Asa's dream, and it is a fanciful dream for him, is to have a wife, several children, a flock of sheep of his own, and to live in a nice yurt, traveling across the steppe looking for grass. He is rejected at first, because his ears are too big, but the more he is told no, the firmer becomes his resolve.

Asa is a very unlikely shepherd, especially in this landscape, but he tries hard to learn the trade from his brother-in-law, Ondas, who finds him almost as useless as he actually is.

The entire film was shot on location in the Hungersteppe. The cast lived in the yurt they shot in for a month before shooting, learning everything they could about the habits and the details of the life they represent.

There is one phenomenal scene when Asa has become fed up with the treatment he receives from Ondas and he grabs his bag and just walks off, walks away from the life he has dreamed of, but the only place to walk is into the wasteland which appears the same in every direction and for hundreds of kilometers.

As he charges off, he eventually calms down enough to look around and realize that he is even more in the middle of nowhere than he was before, but he comes upon a ewe who is trying unsuccessfully to give birth to her lamb. Drawn to the life, to the new life, he tries to help. But he has little or no experience with giving birth. The scene is shot in real time with a real sheep giving birth and the actor, who did not know that he was going to have to assist, manages to bring the lamb out and to give it life by blowing in it's mouth so that it can get the air it needs.

It is shocking and powerful and very moving by the end because you are caught in the struggle of the lamb for life, the mother to deliver, and with Asa, who is finding a bond with the land that he had not realized existed. And the camera never lets you get away, never comments, it just observes.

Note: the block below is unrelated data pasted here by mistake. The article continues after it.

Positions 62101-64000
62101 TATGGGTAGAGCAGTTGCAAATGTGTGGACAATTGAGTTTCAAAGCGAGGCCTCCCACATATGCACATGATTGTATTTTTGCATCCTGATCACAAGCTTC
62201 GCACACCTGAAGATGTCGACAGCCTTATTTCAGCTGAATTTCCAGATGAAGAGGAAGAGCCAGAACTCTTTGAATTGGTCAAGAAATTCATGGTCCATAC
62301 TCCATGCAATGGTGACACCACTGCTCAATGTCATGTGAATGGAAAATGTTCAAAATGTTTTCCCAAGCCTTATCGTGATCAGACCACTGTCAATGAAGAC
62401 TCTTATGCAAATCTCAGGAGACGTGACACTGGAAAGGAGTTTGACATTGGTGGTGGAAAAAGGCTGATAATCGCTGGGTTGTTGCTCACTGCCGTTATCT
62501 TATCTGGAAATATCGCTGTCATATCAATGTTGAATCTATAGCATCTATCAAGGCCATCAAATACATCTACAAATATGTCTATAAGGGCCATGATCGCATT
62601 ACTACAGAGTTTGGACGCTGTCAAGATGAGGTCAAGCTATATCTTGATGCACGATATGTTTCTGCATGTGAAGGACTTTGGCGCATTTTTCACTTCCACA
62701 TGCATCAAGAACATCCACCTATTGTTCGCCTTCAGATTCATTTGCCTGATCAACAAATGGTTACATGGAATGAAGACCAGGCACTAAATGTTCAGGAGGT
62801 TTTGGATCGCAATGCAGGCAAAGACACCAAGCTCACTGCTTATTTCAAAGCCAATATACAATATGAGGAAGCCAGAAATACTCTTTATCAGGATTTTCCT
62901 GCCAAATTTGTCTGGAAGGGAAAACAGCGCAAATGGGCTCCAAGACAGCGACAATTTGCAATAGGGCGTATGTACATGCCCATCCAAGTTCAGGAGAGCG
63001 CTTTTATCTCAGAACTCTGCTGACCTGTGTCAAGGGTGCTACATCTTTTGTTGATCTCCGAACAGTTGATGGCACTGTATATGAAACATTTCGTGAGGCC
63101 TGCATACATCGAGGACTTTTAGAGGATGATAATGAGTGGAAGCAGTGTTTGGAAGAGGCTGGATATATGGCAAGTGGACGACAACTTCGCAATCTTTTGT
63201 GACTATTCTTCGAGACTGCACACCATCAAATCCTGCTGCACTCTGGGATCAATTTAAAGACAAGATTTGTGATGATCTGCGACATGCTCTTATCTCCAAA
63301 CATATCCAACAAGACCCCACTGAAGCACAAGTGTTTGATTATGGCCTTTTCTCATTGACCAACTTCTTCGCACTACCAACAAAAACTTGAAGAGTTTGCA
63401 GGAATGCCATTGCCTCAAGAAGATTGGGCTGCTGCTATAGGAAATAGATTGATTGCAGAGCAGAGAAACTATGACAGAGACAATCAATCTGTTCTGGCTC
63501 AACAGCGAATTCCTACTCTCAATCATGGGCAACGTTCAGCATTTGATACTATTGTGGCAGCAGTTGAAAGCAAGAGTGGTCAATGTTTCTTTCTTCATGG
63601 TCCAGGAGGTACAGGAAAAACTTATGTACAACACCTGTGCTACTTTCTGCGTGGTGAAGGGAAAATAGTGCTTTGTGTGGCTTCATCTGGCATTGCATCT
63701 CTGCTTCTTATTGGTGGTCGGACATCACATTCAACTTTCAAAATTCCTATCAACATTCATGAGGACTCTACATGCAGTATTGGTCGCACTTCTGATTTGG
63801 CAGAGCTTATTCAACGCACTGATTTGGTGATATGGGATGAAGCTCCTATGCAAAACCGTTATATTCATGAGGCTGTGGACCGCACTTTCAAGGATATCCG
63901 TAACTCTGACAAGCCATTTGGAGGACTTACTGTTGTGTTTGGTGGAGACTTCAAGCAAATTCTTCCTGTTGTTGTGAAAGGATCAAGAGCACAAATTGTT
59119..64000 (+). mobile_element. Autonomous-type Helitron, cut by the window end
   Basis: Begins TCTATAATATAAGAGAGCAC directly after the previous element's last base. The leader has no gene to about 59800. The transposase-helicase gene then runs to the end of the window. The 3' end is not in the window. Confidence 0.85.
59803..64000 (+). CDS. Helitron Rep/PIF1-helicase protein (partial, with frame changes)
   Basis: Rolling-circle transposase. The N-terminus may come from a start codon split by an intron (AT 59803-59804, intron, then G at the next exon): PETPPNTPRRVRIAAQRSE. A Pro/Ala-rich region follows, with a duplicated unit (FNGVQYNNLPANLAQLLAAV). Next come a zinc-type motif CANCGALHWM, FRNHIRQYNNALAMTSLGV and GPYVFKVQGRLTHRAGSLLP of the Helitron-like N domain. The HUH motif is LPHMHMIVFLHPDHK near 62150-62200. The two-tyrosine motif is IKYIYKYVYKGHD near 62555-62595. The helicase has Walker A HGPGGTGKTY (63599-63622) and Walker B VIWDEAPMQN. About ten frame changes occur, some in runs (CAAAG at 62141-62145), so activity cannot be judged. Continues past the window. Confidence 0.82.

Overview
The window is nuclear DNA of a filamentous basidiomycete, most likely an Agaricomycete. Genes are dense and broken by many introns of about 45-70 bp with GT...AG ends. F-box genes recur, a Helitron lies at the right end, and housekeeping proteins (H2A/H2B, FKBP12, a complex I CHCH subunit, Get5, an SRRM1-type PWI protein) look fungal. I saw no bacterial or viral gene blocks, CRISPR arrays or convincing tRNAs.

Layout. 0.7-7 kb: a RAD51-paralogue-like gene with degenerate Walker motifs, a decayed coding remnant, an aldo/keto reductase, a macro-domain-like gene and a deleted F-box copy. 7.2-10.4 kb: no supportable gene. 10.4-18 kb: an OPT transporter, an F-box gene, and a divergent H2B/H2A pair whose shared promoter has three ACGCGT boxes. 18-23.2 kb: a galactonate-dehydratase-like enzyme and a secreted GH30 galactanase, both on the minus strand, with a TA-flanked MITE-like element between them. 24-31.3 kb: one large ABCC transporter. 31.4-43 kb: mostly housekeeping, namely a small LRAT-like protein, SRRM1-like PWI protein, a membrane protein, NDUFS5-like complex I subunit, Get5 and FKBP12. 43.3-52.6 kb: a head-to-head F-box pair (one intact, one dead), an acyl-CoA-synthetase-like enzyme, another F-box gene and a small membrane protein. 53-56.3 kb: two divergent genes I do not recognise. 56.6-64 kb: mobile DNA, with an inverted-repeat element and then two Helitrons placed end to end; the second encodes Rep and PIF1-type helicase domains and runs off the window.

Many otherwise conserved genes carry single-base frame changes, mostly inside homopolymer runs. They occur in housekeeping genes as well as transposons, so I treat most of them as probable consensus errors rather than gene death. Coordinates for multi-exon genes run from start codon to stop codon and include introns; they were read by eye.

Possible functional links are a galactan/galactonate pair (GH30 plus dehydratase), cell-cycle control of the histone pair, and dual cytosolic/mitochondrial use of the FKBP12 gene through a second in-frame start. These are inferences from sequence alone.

It is a wonderful movie and yet another chance to visit a part of the world that you won't find listed in any travel agency's brochure.

"Tony Manero" is the name of John Travolta's character in "Saturday Night Fever." The film is about a man who earns his meager living as a dancer but is trying to make it up and out of his existence by entering a John Travolta lookalike contest. He doesn't have a chance. In the opening scene, he is in line for the contest with a bunch of Chuck Norris lookalikes. He is a week early.

What makes the film important is that it takes place early in the Pinochet dictatorship in Chile. Raul, the man who would be Tony Manero, is a brutally violent man, living just beyond desperation, who will sacrifice anyone and anything to achieve the fantasy of being an American movie star.

The metaphor, or the parallels between Raul and Pinochet are obvious. Pinochet was a violently brutal dictator who was probably beholden to both the American C.I.A. and the American dream. In an early scene, Raul beats an old woman to death; a woman he has helped home after a gang of young boys robbed her. He beats her with his hands, smokes a cigarette then steals her television set.

It is the darkest of comedies and an artfully drawn allegory of the days past when American pop culture and American muscle held sway over much of the world. Did I say days past? That may have been wishful thinking.


Mark Metcalf Special to

Mark Metcalf is an actor and owner of Libby Montana restaurant in Mequon. Still active in Milwaukee theater, he's best known for his roles as Neidermeyer in "Animal House" and as The Maestro on "Seinfeld."

Originally from New Jersey, Metcalf now lives in Bayside.